The Disraeli Room

The Disraeli Room

Blog Post

Devolution for the UK!

14th October 2014

Author of 'Devo Max - Devo Manc', Mark Morrin, makes the case for elected Mayors in the UK

It’s coming sometime, maybe. A devolution revolution is taking place across the kingdom. It’s not just Scotland. Manchester is mad for it too. And just about everywhere else. “We have heard the voice of Scotland and now the millions of voices of England must be heard” the Prime Minister declared as he hailed the outcome of the Scottish referendum. Constitutional reforms for Scotland will be taken in tandem with changes in England, he stated, as well as devolution of further powers to the cities and regions of the UK. The government has instructed its departments to work up the plans but nothing will be delivered until after the general election. And only then will we know the scale and pace of what is offered.

Regardless of the election outcome it is vital that the next Government enacts the kind of place-based settlements which our cities, towns and counties are demanding. And that this is not side tracked by the West Lothian question or tied up in constitutional wrangles. Within the first 100 days of the next parliament there must be a significant transfer of funding and powers to cities and other places. And yet it is difficult to imagine this without a corresponding shift in local accountability and governance.

The obvious tried and tested democratic model is the elected Mayor. Acceptable in cities all over the world but somehow deemed ill suited to the British system. Local politicians are underwhelmed by the prospect and the electorate appears disinterested. But what if mayors had real powers wouldn’t that be a game changer? Wouldn’t the electorate demand the kind of transparency and accountability that an elected Mayor would bring? Wouldn’t it strengthen local politics and go some way to addressing the current apathy amongst voters for politics in general? As the turn out in Scotland indicates people will be bothered to vote when there is something to be bothered about.

And why should local politicians object? Why is it acceptable for local politicians to elect their leader, who in many respects fulfills the brief of a Mayor, and yet somehow less acceptable for the electorate to decide? Clearly party politics play their part. There will always be the chance that an elected Mayor doesn’t have a council majority. As both council and mayor could claim electoral legitimacy the potential for gridlock between a strong council and weak mayor (the Canadian model) or a weak council and a strong Mayor (the US model) would seem likely. There is also the fear that with increased executive powers the cult of personality will win out over party allegiance.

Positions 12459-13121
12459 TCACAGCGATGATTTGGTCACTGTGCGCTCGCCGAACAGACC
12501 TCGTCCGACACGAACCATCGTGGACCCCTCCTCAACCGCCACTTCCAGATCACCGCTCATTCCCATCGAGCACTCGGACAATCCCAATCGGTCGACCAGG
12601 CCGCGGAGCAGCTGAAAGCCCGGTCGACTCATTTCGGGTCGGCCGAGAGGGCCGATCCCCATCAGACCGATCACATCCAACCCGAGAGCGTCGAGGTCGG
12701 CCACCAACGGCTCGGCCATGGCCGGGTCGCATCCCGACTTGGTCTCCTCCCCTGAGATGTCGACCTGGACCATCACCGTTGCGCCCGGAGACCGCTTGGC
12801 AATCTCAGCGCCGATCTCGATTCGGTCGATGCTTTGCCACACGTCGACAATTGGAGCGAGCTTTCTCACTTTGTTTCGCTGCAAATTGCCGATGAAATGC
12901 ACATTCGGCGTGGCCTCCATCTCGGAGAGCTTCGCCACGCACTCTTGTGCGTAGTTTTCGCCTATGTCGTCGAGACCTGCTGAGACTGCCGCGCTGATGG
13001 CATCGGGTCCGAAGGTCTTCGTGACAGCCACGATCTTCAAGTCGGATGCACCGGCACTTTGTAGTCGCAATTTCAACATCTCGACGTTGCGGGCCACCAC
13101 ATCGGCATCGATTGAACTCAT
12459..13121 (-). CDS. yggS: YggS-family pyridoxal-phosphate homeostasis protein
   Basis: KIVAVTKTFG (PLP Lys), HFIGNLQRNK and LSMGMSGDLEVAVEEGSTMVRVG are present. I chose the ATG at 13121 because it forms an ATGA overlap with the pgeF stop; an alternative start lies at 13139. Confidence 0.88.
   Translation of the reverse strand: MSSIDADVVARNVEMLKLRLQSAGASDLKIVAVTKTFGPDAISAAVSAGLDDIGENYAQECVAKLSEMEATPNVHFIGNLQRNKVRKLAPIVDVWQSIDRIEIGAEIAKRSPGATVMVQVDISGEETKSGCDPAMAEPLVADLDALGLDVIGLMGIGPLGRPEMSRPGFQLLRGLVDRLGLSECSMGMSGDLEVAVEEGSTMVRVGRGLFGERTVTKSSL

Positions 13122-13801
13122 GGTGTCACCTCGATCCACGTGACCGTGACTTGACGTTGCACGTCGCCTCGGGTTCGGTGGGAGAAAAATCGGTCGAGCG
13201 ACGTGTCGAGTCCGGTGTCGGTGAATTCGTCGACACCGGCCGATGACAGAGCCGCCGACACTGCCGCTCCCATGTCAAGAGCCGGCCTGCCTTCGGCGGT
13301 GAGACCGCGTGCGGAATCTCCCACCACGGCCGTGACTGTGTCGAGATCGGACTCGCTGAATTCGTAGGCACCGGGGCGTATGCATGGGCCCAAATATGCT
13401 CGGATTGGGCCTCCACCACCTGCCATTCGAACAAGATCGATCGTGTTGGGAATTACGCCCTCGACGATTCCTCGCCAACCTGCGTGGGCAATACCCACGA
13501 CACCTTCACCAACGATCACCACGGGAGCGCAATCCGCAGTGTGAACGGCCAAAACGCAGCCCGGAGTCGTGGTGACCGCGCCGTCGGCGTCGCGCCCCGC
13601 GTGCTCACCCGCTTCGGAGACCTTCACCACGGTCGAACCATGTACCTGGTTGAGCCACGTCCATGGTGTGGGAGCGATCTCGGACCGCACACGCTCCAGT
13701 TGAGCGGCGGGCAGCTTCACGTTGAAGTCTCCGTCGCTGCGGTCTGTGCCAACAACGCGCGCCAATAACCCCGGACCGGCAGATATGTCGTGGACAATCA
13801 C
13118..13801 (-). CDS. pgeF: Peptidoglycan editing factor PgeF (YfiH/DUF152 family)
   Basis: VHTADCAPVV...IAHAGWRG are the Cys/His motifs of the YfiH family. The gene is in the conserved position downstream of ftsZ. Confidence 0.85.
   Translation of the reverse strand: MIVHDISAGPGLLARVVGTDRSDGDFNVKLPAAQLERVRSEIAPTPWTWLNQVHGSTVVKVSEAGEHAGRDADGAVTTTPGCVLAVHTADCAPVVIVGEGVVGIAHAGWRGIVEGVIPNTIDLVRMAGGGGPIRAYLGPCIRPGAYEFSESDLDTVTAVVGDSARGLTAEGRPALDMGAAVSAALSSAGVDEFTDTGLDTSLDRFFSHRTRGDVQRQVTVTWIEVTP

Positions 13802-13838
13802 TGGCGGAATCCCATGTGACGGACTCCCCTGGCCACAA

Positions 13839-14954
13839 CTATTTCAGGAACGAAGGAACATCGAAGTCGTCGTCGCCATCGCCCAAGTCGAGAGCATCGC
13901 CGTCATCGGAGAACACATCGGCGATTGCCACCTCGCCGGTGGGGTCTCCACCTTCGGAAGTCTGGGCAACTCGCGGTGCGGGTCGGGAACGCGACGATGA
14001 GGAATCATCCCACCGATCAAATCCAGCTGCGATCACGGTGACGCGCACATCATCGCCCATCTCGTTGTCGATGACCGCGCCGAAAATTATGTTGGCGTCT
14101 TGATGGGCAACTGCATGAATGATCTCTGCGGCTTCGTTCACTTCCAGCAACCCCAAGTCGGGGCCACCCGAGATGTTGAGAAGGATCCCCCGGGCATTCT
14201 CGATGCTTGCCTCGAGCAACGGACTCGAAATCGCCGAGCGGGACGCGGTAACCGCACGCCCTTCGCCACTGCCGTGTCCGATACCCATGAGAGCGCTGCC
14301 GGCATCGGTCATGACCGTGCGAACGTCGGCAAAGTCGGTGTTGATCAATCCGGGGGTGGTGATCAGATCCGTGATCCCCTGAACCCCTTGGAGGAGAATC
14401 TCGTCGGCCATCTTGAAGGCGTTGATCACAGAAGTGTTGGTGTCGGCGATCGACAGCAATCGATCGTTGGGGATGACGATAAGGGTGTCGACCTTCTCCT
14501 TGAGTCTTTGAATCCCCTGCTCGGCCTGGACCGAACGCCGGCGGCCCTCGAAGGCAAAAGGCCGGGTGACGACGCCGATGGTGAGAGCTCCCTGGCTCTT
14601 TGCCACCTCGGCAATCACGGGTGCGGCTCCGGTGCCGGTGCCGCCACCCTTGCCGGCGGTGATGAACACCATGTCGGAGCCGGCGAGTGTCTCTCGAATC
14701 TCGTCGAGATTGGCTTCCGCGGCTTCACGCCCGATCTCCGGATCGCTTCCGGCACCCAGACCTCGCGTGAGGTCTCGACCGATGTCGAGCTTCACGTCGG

But the facts are that over the past century, such conflict has not been typical of elected Mayoral administrations around the world. In London we have seen the introduction of a new system of government, with Mayor and Assembly, and a new voting system with a form of proportional representation. This has been easily incorporated into the existing state of affairs, although the Mayors powers are significantly less than international counterparts.

There have been 51 referendums in England on the question of an elected mayor. Of these, 16 have resulted in the establishment of a new mayoralty. Overwhelmingly the electorate would appear to not want them. The prospect of an elected Metro-Mayor with powers that extend across a city-region would in this context appear even less likely. If the opposition to Mayors is so strong and nothing suitable currently exists on the statute books then what is the alternative? Business as usual? Cabinet-style oligarchy? The absence of an elected mayor should not delay the beginning of the devolution process but it is clear that places will need to quickly formulate plans that strengthen their leaderships and governance structures in return for devolved powers.


1 comment on “Devolution for the UK!”

  1. Why should somebody in London be trying to work out what system of government works well for each local authority? Surely, in the spirit of localism, each should be free to choose what works best for them. Directly elected mayors in some places, committee systems in others. Devo-max for those that do well, increased central control for those that don’t, so they’re all motivated to be self-sufficient. One size doesn’t fit all and Westminster shouldn’t be trying to make it.

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